Do Monetary Policy Shocks Influence Income Inequality Dynamics in South Africa?

  • Eliphas Ndou
  • Thabo Mokoena


Evidence indicates that income inequality declines due to expansionary monetary policy shocks and the declines are significantly bigger when inflation is below 4.5 %, when it is within 4.5–6 %, below 3 % than above 6 %. A counterfactual analysis reveals that actual income inequality growth declines more in the presence of employment growth, economic growth, and household disposable income growth channels, than when these channels are shut off. This indicates that increases in employment growth, disposable income growth and GDP growth, following an expansionary monetary policy shock, amplify the reductions in income inequality growth. Recent studies suggest that having a solid grasp of the ways that monetary policy decisions, income inequality, and aggregate economy, are intertwined is important for an efficient design and implementation of monetary policy.


  1. Bivens, J. (2015). Gauging the impact of the fed on inequality during the recession (Brooking Institution Working Paper).Google Scholar
  2. Carney, M. (2016). Mark Carney’s right, not everyone benefits from free trade and globalisation—The semi-rich don’t.
  3. Coibion, O. (2012). Are the effects of monetary policy shocks big or small. American Economic Journal of Macroeconomics, 4(2), 1–32.CrossRefGoogle Scholar
  4. Coibion, O., Gorodnichenko, Y., Kueng, L., & Silvia, J. (2017). Innocent bystanders? Monetary policy and inequality in the US. Journal of Monetary Economics, 88, 70–89.CrossRefGoogle Scholar
  5. Colciago, A., Samarina, A., & de Haan, J. (2018). Central bank policies and income and wealth inequality: A Survey (De Nederlandsche Bank Working Paper No. 594).Google Scholar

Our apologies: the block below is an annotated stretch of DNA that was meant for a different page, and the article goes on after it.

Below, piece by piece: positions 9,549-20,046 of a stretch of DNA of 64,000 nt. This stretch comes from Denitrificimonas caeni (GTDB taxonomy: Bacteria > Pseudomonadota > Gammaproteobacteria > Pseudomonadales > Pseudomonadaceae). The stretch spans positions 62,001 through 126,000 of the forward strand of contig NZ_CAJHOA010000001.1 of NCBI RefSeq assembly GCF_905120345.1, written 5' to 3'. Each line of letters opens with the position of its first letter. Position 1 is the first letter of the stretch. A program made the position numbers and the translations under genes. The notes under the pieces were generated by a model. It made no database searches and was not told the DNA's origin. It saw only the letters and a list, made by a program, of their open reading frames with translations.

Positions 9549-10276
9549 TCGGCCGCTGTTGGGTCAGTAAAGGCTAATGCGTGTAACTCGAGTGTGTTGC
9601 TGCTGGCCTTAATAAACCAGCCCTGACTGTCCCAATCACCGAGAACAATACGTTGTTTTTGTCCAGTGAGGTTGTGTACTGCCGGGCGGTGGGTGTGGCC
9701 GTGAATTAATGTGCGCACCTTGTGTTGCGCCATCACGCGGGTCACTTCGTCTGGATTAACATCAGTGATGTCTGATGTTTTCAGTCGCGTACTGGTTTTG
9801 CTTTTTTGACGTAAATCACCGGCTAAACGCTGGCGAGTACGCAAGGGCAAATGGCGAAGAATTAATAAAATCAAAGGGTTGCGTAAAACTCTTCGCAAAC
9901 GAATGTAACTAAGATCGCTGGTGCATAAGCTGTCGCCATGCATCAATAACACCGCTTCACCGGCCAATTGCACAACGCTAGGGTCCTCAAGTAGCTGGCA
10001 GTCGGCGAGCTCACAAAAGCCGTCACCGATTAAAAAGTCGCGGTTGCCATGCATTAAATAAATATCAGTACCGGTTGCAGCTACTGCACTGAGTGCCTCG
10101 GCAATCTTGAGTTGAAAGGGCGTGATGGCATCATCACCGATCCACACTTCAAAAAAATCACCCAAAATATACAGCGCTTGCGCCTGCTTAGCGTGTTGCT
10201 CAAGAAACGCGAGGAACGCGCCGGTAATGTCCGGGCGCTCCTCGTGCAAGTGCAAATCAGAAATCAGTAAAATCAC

6. Furceri, D., & Loungani, P. (2018). The distributional effects of capital account liberalization. Journal of Development Economics, 130, 127–144.CrossRefGoogle Scholar
  7. Guerello, C. (2016). Conventional and unconventional monetary policy vs. Households income distribution: An empirical analysis for the euro area (mimeo).Google Scholar
  8. Gumata, N., & Ndou, E. (2017). Labour market and fiscal policy adjustments to shocks: The role and implications for price and financial stability in South Africa. Cham, Switzerland: Palgrave Macmillan.Google Scholar
  9. Huber, E., & Stephens, J. D. (2014, April 1). Income inequality and redistribution in post-industrial democracies: Demographic, economic and political determinants. Socio-Economic Review, 12(2), 245–267.Google Scholar
  10. Killian, L., & Vigfussion, R. (2011). Are the responses of the U.S. economy asymmetric in energy price increases and decreases? Quantitative Economics, 2, 419–453.CrossRefGoogle Scholar
  11. Koedijk, K., Loungani, P., & Monnin, P. (2017). Monetary policy, macroprudential regulation and inequality: An introduction to the special section. Journal of International Money and Finance, 85, 163–167. Google Scholar
  12. Monnin, P. (2017). Monetary policy, Macroprudential regulation and inequality (ECP, Discussion Note 2017/2).Google Scholar
  13. Mumtaz, H., & Theophilopolou, A. (2017). The impact of monetary policy on inequality in the UK. An empirical analysis. Eurpoean Economic Review, 98, 410–423.Google Scholar
  14. O’Farrell, R., Rawdanowicz, L., and Inaba, K. (2016). Monetary policy and inequality (OECD Economics Department Working Papers, No. 1281). OECD publishing Paris.Google Scholar
  15. Voinea, L., & Monnin, P. (2017, February 16). Inequality should matter for central banks (CEP).Google Scholar
  16. Zdzienicka, A., Chen, S., Diaz Kalan, F., Laseen, S., & Svirydzenk, K. (2015). Effects of monetary and macroprudential policies on financial conditions: Evidence from the United States (IMF Working Paper 15/288).Google Scholar

Copyright information

© The Author(s) 2019

Authors and Affiliations

  • Eliphas Ndou
    • 1
    • 3
    • 4
  • Thabo Mokoena
    • 2
  1. 1.Economic Research DepartmentSouth African Reserve BankPretoriaSouth Africa
  2. 2.Department of Economic, Small Business Development, Tourism and Environmental AffairsFree State Provincial GovernmentBloemfonteinSouth Africa
  3. 3.School of Economic and Business SciencesUniversity of the WitwatersrandJohannesburgSouth Africa
  4. 4.Wits Plus, Centre for Part-Time StudiesUniversity of the WitwatersrandJohannesburgSouth Africa

Personalised recommendations